Assembly Table #1: The Begining

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Blog entry by airfieldman posted 01-22-2008 01:35 AM 4577 reads 0 times favorited 4 comments Add to Favorites Watch
no previous part Part 1 of Assembly Table series Part 2: The Top is Done. »

I got a lot of work done today (YAH!!). Having been ill for the past couple of weeks, I have stayed away from my COLD shop. Couldn’t stay away any longer.
I started with the frame, of course



I wanted to work on a known flat surface, however just simply couldn’t. The whole reason for this project is to end with a known flat surface. Mark S has a great system using 2 bys, but I don’t have a jointer, so that was out. Fortunately for me, my garage surface is REASONABLY flat, so it had to suffice.

From there, it was simply a matter of gluing the rows/columns in:


Before my hiatus, I had rough cut most of the parts I put together today. The only exception was the last 2 rows of small squares. I figured (rightly) that they would need to be cut to fit. As you can see, I ended up with 2 rows that were almost 2 times the other 4. That’s what I was shooting for (or at least, I’ll claim that, and you’ll never know the difference!)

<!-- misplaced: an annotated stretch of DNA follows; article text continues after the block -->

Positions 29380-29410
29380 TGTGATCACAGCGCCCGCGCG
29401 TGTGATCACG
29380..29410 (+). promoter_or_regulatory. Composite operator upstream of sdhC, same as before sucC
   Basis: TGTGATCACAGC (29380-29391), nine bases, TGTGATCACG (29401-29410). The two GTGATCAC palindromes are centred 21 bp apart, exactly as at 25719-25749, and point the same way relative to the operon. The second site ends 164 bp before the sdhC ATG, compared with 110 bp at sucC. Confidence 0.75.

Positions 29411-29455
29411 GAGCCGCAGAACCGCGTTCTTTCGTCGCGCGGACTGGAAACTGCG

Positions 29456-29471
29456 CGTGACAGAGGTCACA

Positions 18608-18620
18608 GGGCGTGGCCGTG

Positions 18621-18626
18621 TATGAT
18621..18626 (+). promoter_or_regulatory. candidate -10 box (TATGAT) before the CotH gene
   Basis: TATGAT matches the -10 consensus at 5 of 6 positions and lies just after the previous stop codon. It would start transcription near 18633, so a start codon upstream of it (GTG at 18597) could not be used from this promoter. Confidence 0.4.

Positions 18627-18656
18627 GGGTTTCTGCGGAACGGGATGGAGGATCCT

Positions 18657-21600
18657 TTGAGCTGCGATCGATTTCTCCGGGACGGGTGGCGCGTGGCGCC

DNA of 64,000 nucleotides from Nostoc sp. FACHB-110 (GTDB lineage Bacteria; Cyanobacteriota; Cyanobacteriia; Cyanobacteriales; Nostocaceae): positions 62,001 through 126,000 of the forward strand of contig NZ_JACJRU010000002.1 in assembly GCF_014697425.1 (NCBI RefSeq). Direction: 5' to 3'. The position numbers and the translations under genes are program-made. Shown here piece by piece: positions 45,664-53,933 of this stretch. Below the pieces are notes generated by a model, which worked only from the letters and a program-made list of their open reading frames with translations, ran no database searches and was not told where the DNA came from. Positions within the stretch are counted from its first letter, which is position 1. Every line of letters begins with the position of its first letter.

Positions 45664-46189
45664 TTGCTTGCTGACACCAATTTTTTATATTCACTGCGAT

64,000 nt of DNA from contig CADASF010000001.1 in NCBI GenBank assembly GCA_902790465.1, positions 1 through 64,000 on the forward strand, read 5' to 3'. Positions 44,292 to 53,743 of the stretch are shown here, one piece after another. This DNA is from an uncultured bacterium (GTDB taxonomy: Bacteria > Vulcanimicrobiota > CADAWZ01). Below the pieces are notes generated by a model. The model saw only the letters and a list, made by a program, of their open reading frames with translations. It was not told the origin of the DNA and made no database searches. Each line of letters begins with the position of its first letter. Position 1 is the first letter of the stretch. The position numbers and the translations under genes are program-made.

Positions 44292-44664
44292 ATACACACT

Next is the top/bottom and then the legs. I haven’t decided what to make the top out of. I was going with MDF, then I thought maybe plywood with a hardboard attached to the top for easy replacement…any suggestions?

-- Measure with a micrometer, mark with a crayon, cut it with a chainsaw.

4 comments so far

View Scott Bryan's profile

Scott Bryan

27250 posts in 3965 days

#1 posted 01-22-2008 02:27 AM

Have you considered melamine? It is dense, chemical resistant, flat and cheap.

-- Challenges are what make life interesting; overcoming them is what makes life meaningful- Joshua Marine

View GaryK's profile


10262 posts in 4132 days

#2 posted 01-22-2008 02:57 AM

A hardboard insert like you suggested seems to be the best option. You can turn it over once and is’t under $10 to replace. I woulld use mdf instead of plywood. Cheaper and perfectly flat.

-- Gary - Never pass up the opportunity to make a mistake look like you planned it that way - Tyler, TX

View rikkor's profile


11295 posts in 4018 days

#3 posted 01-22-2008 10:59 AM

Sturdy looking grid. Torsion boxes are great, but they can get awful heavy.

View DaveH's profile


400 posts in 3922 days

#4 posted 01-22-2008 03:45 PM

I have some timberstrand building studs ( engineered lumber ) left over from a recent framing project and was thinking of using those to build a flat surface for an assembly table. Anyone ever done that before?

-- DaveH - Boise, Idaho - “How hard can it be? It's only wood!”

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